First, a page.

Find,display files which do NOT contain...

Eclipse Eclipse ecl-sc1
April 20, 2010 at 08:37:12
Specs: Linux/Ubuntu
Friends,
I 5 given paths or directory.
I need to go to each path and path search all the files.
The files which do NOT contain two particular strings/words "XXXX" and "YYYY" need to be printed in the output.
I need to print only the filenames (not the path ) which do not contain the strings.
I am confused how to use find or exec and fgrep in combination.
Could anyone please help me writing a oneliner or two liner to achieve this?

I tried to use the below.
find . -type f -exec fgrep "Rani" {} \; -print
This displayed all the lines containing the word followed by the file name.
But i want only filenames which dnt contain the strings.

Any thought would be helpful!!


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#1
April 20, 2010 at 14:31:21
i couldn't even get yours to run.
"missing argument to -exec"
I tried lots of variations till i got mad and quit.
I would use expletives if the forum permitted it!
tried it on ubuntu Linux on my isp shell account (telnet).
what's the magic word to make find -exec work?

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#2
April 20, 2010 at 17:30:21
Friend,
Here goes my UBUNTU 8.10 o/p.
Geeking4awhile@Geeking4awhile:~/scripts$ find . -type f -exec fgrep "Rani" {} \; -print
Rani my sister never uses Linux
./demofile1.sh

Rani does not know the power of UNIX.
./newfile

I also got the same on putty which connects to SOLARIS from windows.



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#3
April 20, 2010 at 18:57:11
i have no clue what i was doing wrong, honestly - i thought i copied your code identically, but apparently not, since now it works. in fact, when it took "-print" off and add -L, it worked the way you want it to:
find . -type f -exec fgrep -L "testing" {} \;
(note the L has to be capitalized for string-exclusion. small L reports string-inclusion files.)
ps: managed to get rid of the path, too:
find . -type f -exec fgrep -L -q "testing {} \; -printf %f"\n"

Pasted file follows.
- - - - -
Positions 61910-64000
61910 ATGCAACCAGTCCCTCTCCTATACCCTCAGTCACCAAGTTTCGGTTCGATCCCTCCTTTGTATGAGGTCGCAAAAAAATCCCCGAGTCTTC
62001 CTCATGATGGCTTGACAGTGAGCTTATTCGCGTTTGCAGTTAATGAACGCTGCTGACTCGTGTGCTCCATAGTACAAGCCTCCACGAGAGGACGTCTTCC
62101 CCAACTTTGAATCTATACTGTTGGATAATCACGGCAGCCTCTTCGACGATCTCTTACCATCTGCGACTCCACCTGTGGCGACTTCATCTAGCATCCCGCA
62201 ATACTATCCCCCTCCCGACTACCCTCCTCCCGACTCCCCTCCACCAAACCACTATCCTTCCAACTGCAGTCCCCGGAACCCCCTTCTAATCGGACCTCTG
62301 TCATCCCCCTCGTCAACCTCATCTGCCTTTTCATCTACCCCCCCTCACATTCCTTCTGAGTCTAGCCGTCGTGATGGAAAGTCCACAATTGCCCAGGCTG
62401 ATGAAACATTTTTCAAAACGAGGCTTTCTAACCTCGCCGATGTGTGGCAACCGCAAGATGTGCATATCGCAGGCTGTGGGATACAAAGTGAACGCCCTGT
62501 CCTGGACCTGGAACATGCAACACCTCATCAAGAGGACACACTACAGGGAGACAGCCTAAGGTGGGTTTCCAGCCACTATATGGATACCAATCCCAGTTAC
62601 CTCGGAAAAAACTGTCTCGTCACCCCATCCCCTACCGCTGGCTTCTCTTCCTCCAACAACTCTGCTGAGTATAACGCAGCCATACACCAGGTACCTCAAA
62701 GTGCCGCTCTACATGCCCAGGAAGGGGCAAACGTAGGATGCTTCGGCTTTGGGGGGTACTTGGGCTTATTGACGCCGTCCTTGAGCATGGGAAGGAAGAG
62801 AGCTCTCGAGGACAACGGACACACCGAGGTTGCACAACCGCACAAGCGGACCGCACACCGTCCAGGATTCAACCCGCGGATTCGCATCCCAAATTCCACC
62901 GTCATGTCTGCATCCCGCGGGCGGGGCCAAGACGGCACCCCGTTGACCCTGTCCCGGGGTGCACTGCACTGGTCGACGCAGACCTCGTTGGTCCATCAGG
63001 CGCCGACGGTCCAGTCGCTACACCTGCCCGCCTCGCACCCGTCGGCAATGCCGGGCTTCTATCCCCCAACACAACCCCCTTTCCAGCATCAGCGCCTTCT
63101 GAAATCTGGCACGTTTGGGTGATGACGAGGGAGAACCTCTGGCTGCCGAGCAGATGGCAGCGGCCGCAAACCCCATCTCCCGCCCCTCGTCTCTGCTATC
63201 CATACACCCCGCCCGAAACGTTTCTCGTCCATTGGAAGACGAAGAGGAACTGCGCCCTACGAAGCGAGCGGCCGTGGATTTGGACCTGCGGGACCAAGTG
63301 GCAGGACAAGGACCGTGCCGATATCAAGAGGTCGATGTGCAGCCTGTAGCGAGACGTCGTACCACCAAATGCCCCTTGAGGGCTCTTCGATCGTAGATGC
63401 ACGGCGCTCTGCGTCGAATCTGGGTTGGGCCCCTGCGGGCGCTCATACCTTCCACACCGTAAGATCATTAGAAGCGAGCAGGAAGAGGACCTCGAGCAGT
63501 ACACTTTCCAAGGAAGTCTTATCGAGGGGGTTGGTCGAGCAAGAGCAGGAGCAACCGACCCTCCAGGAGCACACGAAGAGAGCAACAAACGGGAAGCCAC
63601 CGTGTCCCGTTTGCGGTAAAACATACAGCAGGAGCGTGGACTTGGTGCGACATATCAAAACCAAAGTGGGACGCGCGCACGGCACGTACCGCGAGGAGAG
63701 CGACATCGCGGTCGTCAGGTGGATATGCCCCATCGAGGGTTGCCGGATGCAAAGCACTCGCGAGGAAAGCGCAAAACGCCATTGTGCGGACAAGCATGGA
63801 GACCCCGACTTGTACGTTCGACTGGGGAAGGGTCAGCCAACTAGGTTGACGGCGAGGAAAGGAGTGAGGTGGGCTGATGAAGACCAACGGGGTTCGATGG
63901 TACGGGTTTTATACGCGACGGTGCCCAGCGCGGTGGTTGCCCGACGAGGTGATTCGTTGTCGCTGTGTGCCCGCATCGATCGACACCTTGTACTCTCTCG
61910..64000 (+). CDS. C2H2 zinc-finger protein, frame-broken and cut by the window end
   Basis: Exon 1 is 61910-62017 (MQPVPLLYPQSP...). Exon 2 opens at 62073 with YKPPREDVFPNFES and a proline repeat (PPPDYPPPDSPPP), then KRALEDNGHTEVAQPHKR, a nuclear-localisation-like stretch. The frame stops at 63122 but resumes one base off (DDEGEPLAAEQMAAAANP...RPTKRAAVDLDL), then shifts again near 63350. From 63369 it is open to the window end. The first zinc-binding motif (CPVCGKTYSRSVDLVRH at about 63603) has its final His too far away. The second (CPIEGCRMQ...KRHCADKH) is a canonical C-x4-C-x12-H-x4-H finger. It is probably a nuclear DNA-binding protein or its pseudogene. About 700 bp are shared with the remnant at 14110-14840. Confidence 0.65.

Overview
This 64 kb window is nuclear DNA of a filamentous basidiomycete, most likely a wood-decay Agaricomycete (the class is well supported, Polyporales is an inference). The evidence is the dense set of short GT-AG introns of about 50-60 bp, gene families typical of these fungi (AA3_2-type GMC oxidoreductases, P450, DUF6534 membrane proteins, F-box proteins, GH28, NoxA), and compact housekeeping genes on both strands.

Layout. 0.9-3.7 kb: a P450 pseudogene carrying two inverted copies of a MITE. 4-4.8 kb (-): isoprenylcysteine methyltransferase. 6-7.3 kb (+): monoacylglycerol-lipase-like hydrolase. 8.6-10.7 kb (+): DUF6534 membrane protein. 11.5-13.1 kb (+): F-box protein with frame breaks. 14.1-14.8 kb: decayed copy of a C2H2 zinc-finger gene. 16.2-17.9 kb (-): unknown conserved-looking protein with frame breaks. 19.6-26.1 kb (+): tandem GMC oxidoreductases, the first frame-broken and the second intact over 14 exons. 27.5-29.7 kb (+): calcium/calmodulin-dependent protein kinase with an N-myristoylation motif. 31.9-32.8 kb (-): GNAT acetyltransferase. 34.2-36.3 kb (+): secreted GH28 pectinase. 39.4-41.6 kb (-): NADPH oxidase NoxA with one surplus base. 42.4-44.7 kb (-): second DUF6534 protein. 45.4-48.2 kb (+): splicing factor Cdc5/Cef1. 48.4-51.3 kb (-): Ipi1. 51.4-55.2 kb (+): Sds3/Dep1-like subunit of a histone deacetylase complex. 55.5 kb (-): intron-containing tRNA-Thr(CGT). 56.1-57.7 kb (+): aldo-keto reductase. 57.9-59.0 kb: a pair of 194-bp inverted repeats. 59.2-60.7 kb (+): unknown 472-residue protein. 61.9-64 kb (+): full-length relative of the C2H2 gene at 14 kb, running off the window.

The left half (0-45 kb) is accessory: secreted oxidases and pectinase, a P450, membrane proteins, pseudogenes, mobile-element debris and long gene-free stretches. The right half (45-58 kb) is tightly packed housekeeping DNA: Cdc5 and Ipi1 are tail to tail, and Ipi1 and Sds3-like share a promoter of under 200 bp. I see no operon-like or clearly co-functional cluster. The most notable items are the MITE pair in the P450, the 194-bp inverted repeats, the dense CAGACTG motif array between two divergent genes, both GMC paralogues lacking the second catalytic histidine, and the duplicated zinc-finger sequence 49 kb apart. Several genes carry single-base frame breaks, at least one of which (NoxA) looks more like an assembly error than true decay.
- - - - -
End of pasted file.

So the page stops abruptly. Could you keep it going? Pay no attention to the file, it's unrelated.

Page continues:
i learn something everyday in this place!

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Related Solutions

#4
April 20, 2010 at 21:03:33
You are good in this Man.Thanks!
Just was experimenting with the options you provided.
Some peculiar things did i notice.
Have a look below.
Geeking4awhile@Geeking4awhile:~/scripts# find . -type f -exec fgrep -L "Rani" {} \;
./testArgument.sh
./test/caps_name
./test/sorted_names
./test/sname
./test/new_sorted_names
./demofile2.sh
./elf.sh
./ChessBoard.sh
./sumNo.sh
./testQuery
./rmDemo.sh
./biggestNo.sh
Geeking4awhile@Geeking4awhile:~/scripts# find . -type f -exec fgrep -L "Rani" {} \; | wc -l
12
Geeking4awhile@Geeking4awhile:~/scripts# find . -type f -exec fgrep -L "Rani" {} \; -print | wc -l
13
Geeking4awhile@Geeking4awhile:~/scripts# find . -type f -exec fgrep -L -q "Rani" {} \; -print | wc -l
1
Geeking4awhile@Geeking4awhile:~/scripts# find . -type f -exec fgrep -L -q "Rani" {} \; -print
./demofile1.sh
Geeking4awhile@Geeking4awhile:~/scripts# find . -type f -exec fgrep -L "Rani" {} \; -printf %f
./testArgument.sh
./test/caps_name
./test/sorted_names
./test/sname
./test/new_sorted_names
./demofile2.sh
./elf.sh
./ChessBoard.sh
./sumNo.sh
./testQuery
./rmDemo.sh
./biggestNo.sh
demofile1.shGeeking4awhile@Geeking4awhile:~/scripts# find . -type f -exec fgrep -L "Rani" {} \; -printf %f "\n"
find: paths must precede expression: \n
Usage: find [-H] [-L] [-P] [-Olevel] [-D help|tree|search|stat|rates|opt|exec] [path...] [expression]
Geeking4awhile@Geeking4awhile:~/scripts# -printf %f"\n"-printf %f"\n

So not retty sure what is going wrong with this printf option.

And one more thing

as my requirement is for two strings i used the below

Geeking4awhile@Geeking4awhile:~/scripts# find . -type f -exec egrep '(Vivek|Rani)' {} \; -print
Rani my sister never uses Linux
Vivek care for.
./demofile1.sh

this is to search all files with "Vivek" or "Rani" strings(for eg.)


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#5
April 21, 2010 at 13:20:42
here's what worked on mine:
first, just using grep:
egrep -L "test|file" *
but that doesn't do subdirectories. harking back to the original specs, this worked:
find . -type f -exec egrep -L -q "test|file" {} \; -printf %f"\n"
the -q on egrep suppresses output of egrep so it doesn't get doubled (since the output has the pathstring on it, we don't want it). the -printf %f generates the bare filename but without newlines, so the "\n" is required to add those.
and using egrep lets us look for two strings sep by |, as you know.
worked on ubuntu version 8.04.2

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